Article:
“It’s not enough to have lived. We should be determined to live for something. May I suggest that it be creating joy for others, sharing what we have for the betterment of person-kind, bringing hope to the lost and love to the lonely.”
Check out the music library on my phone and you’ll find everything from Hank Williams, to Kenny G, to Quiet Riot, to Demi Lovato, and the Mississippi Mass Choir. But country is my music genre of choice, probably because of all those years I spent riding around with a beer-drinking, cigarette-smoking dad who tuned in to stations that played Charlie Pride and Waylon Jennings and Glen Campbell and Loretta Lynn as we drove aimlessly through the Delta countryside. They sang about lost loves, getting drunk, going broke, and crying in the rain. Yes, listening to country music feels like home.
That’s why it was so interesting last year tuning in to Ken Burns’ expansive documentary on country music spanning nearly a century. The only thing more dramatic than the songs themselves, are the real-life stories about how each talented musician persisted and worked hard and played by the rules.
While every artist showed immense talent and all the qualities mentioned above, there was typically one, random thing that separated the break throughs from the never was-es.
Everyone who made it can look back on a “break.”
For each, there was a specific moment when the right person was in the right place with the right mindset, and could offer a scenario to help each performer. Oftentimes, I think, we make our own breaks by working hard and not quitting. Others are created by total random circumstance. Serendipity, they call it.
It may not put us on the fast track to stardom in the Ryman Auditorium, but just about all of us can look back with grateful memories for a break we got at some place and time.
My friend, Jerry Brackett a successful Arkansas architect and a mentor of sorts in my early adulthood once said this: “You never get anywhere in life without someone else’s help.”
That’s true enough.
It’s so easy talking about our achievements. Getting this job, winning that award. I challenge you to look at those things in depth without finding someone who helped you get there.
My first job out of college was at a newspaper in Melbourne, Florida called Florida Today. I got the interview on spring break my senior year because of a college professor who knew someone there. He opened that door.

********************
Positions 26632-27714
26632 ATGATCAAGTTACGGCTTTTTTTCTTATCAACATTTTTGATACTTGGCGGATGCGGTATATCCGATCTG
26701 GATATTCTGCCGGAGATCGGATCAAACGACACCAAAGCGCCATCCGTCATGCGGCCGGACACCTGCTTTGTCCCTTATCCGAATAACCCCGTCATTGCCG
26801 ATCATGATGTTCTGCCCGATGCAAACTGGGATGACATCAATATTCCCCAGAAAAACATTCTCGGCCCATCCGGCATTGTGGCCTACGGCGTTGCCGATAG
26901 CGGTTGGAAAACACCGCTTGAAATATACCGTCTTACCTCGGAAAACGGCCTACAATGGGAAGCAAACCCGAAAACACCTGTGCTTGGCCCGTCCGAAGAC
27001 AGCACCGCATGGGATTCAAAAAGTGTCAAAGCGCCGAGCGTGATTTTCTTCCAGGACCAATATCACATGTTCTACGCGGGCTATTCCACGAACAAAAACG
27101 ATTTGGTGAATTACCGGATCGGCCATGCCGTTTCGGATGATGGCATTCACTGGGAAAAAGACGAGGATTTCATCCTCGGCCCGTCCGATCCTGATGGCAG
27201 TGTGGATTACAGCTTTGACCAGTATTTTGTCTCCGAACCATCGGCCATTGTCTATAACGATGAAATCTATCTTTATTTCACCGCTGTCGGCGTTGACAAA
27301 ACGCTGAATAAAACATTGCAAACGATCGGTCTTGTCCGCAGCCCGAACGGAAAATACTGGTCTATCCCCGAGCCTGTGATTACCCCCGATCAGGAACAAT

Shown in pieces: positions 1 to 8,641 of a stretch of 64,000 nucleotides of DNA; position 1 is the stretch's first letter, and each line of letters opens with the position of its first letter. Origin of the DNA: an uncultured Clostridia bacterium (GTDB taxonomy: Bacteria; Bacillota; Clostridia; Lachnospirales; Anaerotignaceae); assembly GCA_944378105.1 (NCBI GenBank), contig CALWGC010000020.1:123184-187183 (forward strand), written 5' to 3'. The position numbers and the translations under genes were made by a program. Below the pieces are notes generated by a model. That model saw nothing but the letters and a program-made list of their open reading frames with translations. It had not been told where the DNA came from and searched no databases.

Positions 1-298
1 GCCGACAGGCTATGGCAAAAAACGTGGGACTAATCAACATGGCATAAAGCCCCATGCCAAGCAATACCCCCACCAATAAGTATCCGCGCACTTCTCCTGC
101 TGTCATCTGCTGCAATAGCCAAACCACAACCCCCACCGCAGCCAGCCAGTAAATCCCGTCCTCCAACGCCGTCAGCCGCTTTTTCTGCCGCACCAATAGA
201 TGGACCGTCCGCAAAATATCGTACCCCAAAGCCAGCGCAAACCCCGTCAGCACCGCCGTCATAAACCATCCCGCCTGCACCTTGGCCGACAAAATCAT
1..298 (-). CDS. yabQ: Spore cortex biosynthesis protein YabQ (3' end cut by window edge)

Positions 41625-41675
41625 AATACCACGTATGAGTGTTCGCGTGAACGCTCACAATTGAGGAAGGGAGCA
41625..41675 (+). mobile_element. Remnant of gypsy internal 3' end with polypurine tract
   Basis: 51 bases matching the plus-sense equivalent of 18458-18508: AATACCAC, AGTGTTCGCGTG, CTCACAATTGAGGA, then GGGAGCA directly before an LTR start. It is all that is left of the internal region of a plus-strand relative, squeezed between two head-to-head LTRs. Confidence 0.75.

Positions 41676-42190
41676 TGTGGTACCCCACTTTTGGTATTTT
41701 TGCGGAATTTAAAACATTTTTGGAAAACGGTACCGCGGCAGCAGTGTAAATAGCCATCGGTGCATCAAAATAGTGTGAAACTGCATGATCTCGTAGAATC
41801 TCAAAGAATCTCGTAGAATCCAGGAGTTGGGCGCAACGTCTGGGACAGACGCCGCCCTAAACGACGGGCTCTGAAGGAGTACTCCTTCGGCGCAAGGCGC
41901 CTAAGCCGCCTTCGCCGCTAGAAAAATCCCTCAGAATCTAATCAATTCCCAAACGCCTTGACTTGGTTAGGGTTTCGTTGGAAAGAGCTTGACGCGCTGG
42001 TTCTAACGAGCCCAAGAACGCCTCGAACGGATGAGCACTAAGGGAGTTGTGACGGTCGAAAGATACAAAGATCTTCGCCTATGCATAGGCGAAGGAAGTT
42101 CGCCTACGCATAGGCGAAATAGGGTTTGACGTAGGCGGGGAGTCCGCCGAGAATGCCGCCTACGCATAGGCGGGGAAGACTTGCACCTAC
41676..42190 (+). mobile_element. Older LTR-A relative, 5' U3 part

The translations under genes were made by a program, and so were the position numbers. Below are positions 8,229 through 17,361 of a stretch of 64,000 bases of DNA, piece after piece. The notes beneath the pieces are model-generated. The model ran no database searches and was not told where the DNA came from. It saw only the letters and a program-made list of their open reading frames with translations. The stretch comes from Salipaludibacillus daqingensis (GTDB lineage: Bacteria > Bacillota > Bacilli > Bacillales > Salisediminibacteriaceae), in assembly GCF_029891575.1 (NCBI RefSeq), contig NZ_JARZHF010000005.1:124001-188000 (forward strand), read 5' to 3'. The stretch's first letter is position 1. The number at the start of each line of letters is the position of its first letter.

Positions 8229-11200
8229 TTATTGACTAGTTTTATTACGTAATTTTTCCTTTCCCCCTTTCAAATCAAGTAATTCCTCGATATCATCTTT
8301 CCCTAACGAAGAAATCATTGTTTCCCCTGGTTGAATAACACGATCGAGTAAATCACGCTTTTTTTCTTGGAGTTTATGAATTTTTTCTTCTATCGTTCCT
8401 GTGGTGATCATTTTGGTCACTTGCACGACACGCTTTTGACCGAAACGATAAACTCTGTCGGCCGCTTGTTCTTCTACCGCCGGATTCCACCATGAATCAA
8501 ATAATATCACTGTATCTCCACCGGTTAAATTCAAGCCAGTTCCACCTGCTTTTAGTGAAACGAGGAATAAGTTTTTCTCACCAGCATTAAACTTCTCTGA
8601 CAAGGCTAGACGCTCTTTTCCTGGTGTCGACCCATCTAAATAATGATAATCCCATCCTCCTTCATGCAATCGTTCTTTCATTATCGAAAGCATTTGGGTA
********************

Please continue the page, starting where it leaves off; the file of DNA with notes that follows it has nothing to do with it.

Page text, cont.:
My “dream job” came at 30. I was press secretary for U.S. Rep. Marion Berry. My boss at the time, the publisher of the Jonesboro Sun, had granted me a leave of absence to work on Berry’s campaign before the election and subsequent offer to work for him.
Had we lost, I’d have had a job to return to. John Troutt Jr., gave me a safety net, of sorts. It would have never been possible without him.
A friend in the right place at the right time helped me get an interview at Arkansas State University when I desperately needed a “family-friendly” job with more time off the road and at home.
In my first go-around with self employment creating a small publishing company a group of friends came together as key advertising support – enough to get us going that we got off to a great start without ever borrowing a dime.
Just last year, realizing I’d be spending more time in Mountain View, I wrote a quick note to my college friend, Lori Freeze, telling her if she ever needed any help, I was around. That was almost a year ago now.
Earlier this year in January, just when I’d given up on the dream of writing books in the traditional world of publishing, a well respected author I admire joined a literary agency I love to represent new authors in the non-fiction world.
I knew we had a mutual friend, whom I subsequently wrote a note to. His immediate response: “Let me make a phone call.”
Two days later, I was on the phone with agent Mary DeMuth. A month after that we signed a contract.
Would it have happened without the intermediary break? Maybe. But maybe not.
Maybe none of this at all would have happened without a break.
Everyone needs a break. Are you on the lookout today for someone to whom you can give a break?
See you in next week’s newspaper.
(Steve Watkins is a reporter columnist for the Stone County Leader. Write him at firstname.lastname@example.org).